The final three issues tell a more unified story than the earlier ones, as we learn about Superman's first adventures in Metropolis and see the outlines of his future relationships with the supporting cast. Johns emphasizes the relationship between Superman and Lex Luthor, and shows Superman's ascendancy as the hero people trust—a role Luthor once held in Metropolis, though for less altruistic reasons.

Recent material implied that the revised Lex Luthor would be Smallville-ized, given wealthy parents and a teenage friendship with Clark Kent. Secret Origin restores his childhood poverty, but makes him a resident of Kansas instead of Suicide Slum. He and Kent only briefly interact, and Luthor's post-Crisis role in his father's death, and the origins of his fortune, remain intact. He's both the scientific and financial genius that he's been at various times in his history. I wish we'd seen more of Lex Luthor's gradual turning to darkness, but this isn't really his story.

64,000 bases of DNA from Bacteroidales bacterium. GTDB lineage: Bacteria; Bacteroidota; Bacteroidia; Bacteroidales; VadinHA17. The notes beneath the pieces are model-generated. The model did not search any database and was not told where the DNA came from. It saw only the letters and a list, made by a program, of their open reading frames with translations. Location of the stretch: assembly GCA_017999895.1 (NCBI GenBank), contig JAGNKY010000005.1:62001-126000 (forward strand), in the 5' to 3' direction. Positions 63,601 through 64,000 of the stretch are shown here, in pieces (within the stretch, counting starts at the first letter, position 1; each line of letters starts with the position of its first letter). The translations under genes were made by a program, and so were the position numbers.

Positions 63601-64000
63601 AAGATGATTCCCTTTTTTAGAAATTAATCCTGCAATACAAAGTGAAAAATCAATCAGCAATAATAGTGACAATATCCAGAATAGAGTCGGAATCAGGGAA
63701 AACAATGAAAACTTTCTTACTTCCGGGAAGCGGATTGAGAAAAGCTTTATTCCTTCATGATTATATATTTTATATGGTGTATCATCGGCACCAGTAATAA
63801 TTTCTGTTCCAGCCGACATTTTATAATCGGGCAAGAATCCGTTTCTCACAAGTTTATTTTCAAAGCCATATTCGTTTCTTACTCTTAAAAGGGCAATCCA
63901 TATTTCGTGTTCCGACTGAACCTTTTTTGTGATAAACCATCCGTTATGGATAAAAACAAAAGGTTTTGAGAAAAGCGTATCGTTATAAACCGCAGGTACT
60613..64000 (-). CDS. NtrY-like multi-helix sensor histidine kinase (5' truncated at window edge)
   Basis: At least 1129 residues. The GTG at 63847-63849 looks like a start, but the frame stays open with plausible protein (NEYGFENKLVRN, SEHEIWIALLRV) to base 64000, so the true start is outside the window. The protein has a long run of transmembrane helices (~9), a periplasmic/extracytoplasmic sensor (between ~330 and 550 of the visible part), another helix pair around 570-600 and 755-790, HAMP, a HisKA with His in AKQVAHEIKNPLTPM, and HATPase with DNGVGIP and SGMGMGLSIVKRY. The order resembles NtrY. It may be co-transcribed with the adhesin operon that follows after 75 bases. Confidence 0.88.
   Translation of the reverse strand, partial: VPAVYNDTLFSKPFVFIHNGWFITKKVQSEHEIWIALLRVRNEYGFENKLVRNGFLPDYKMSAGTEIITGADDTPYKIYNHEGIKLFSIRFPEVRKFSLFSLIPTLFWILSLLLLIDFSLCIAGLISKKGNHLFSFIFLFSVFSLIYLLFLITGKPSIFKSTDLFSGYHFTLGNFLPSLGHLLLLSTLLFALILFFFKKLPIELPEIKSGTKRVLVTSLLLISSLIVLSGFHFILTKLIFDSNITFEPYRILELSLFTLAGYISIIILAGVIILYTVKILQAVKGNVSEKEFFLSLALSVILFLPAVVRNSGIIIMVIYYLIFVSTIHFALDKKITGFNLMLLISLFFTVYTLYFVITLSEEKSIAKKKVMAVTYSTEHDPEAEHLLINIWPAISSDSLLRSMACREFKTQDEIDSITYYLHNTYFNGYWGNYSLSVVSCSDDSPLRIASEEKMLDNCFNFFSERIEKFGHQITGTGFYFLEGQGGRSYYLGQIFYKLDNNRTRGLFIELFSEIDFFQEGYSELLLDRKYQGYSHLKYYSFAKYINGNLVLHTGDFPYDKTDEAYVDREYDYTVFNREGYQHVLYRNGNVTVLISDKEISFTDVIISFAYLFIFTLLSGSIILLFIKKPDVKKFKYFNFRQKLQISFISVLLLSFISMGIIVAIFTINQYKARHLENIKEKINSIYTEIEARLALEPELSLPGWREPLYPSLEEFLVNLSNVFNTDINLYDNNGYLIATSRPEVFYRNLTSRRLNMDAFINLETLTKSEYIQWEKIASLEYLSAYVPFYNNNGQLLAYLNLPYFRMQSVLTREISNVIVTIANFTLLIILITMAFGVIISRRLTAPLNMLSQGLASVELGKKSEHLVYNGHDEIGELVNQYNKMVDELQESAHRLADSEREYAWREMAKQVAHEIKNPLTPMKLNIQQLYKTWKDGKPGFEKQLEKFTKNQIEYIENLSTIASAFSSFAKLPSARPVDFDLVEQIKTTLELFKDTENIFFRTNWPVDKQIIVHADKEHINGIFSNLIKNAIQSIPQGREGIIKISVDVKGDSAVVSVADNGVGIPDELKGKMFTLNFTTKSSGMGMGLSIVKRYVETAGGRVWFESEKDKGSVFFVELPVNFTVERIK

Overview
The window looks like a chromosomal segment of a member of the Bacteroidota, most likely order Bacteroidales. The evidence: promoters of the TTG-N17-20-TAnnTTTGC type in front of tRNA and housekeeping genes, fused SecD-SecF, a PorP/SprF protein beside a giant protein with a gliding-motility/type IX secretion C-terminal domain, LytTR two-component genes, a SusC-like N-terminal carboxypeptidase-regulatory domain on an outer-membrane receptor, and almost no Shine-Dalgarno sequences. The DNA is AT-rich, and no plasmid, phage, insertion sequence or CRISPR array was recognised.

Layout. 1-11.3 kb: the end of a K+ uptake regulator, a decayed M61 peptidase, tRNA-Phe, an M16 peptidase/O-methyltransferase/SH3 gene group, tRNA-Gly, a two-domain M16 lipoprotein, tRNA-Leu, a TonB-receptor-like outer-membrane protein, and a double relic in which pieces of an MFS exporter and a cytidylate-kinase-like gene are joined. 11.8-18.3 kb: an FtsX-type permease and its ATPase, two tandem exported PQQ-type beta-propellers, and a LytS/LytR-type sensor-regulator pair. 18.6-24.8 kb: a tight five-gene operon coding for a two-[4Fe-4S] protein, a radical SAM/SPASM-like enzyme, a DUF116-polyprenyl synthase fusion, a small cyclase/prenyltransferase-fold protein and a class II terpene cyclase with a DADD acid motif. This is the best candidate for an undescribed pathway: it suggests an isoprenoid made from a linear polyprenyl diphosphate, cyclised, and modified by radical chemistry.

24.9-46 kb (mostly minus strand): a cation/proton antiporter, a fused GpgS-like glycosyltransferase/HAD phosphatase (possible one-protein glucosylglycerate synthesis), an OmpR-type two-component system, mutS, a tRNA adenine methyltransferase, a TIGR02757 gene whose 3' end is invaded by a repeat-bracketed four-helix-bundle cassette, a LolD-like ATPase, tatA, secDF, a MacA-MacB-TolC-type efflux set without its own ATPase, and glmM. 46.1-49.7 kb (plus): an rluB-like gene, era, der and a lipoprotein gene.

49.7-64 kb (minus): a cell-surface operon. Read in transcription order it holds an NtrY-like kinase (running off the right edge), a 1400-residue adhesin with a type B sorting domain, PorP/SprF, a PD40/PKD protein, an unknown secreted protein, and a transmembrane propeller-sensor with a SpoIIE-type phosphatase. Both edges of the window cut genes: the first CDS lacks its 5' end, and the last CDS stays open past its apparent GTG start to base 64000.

That other "L.L.," Lois Lane, recognizes early on that Kent is putting on an act. She does not suspect that he is Superman; rather, she thinks he's engaging in ruses useful to him as a reporter.

One cannot do much that's original with Superman and still have Superman. At best, the writer can find creative ways to integrate the elements of the mythos that DC considers in play at the moment. In their own, less literary way, Johns and Frank recall Sir Thomas Malory, who integrated years of Arthurian lore. Much of what we see seems more derivative than it needs to be, in that Johns and Frank draw heavily from well-known media models, such as Smallville and the Donner film (The adult Clark Kent clearly recalls Christopher Reeve). The second half features some developments that, while fairly original for the character, have been used many times in other comics. Superman briefly becomes a misunderstood hero, before establishing himself as the super boy scout generations have known.2